America has an enormous problem that is often ignored or under-reported. It is elder abuse: the physical, psychological or sexual harm, neglect or financial exploitation of vulnerable older people. Elder abuse in all its forms is ugly, painful, costly and just wrong. The problem is also bigger than most people realize: the Huffington Post reports an estimated one in 10 older people experiences some abuse every year.
The most common form of abuse is financial exploitation, what Richard Cordray, director of the federal Consumer Financial Protection Bureau, has called "the signature crime of the 21st century." Perpetrated by family, "friends," and unregistered and unscreened caregivers and predatory outsiders.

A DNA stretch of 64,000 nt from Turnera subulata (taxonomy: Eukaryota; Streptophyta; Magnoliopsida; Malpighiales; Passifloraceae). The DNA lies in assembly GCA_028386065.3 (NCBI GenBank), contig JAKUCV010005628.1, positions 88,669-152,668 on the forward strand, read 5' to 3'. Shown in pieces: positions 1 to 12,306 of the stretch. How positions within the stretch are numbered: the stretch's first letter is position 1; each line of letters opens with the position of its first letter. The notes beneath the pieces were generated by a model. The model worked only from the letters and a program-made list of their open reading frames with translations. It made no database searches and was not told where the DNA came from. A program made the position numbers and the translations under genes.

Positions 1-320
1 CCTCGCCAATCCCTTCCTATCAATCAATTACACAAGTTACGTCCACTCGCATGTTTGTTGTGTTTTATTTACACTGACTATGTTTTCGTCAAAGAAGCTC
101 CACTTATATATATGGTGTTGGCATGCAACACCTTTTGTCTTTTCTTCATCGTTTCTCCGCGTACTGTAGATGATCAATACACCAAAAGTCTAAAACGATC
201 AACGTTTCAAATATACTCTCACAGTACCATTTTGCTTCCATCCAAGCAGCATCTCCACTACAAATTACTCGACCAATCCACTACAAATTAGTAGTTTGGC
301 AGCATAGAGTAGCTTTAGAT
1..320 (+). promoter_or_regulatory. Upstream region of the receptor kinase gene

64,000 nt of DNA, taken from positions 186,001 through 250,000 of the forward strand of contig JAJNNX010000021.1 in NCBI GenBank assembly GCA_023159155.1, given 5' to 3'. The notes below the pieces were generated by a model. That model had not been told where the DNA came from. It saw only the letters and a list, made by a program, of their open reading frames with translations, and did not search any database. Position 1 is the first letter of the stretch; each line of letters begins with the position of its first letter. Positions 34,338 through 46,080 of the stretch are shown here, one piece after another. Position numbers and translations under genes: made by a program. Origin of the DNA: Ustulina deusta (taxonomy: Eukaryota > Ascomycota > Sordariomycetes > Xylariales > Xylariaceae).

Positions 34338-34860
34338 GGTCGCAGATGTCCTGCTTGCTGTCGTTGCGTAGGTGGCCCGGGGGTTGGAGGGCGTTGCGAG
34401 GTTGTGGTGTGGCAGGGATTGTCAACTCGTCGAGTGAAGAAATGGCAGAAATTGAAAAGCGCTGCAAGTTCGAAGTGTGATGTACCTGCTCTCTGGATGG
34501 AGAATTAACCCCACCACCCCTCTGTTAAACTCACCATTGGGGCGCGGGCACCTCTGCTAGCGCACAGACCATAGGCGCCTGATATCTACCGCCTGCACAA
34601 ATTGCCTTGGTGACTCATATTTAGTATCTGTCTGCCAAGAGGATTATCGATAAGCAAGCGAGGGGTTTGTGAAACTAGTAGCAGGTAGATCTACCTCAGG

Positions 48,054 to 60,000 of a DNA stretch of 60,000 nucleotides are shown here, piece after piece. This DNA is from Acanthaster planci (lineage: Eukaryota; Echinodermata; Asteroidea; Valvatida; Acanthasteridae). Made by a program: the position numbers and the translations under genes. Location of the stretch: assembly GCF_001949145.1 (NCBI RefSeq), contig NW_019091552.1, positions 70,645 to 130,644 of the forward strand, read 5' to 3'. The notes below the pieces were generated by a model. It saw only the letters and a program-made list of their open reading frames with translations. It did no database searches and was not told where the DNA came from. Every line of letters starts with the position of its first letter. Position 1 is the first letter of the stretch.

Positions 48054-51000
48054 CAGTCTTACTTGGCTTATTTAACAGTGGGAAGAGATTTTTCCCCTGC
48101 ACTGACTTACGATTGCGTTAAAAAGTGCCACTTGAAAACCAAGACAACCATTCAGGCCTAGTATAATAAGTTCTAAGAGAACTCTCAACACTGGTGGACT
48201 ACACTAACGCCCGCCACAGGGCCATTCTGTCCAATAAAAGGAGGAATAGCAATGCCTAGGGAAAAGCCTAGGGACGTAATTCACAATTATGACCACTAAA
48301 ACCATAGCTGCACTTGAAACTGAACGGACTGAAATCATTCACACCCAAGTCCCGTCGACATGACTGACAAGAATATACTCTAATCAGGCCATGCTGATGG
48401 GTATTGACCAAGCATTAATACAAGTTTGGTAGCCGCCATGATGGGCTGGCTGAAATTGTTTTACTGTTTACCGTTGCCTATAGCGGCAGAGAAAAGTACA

Elder abuse experts say a critical challenge is that abuse " flies under the radar." Excuses abound, as does a lack of awareness and preparation. It gets excused - "she bruises so easily". Rationalized - "he was going to inherit that money soon anyway". Or, simply missed by good people in a position to help who didn't know what to look for, or how to intervene.
Elder abuse has devastating and far-reaching health consequences and triples the risk of premature death. Compared with their peers, victims of elder abuse are also three times more likely to be admitted to the hospital and four times more likely to be admitted to a nursing home.
"These things really jar your senses," says Lidia Vognar, MD, an expert on elder abuse. Vognar often works with Adult Protective Services, the agency primarily tasked with intervention in cases of reported abuse. "We must break down the taboos that surround elder abuse. There is no reason for anyone to be silent."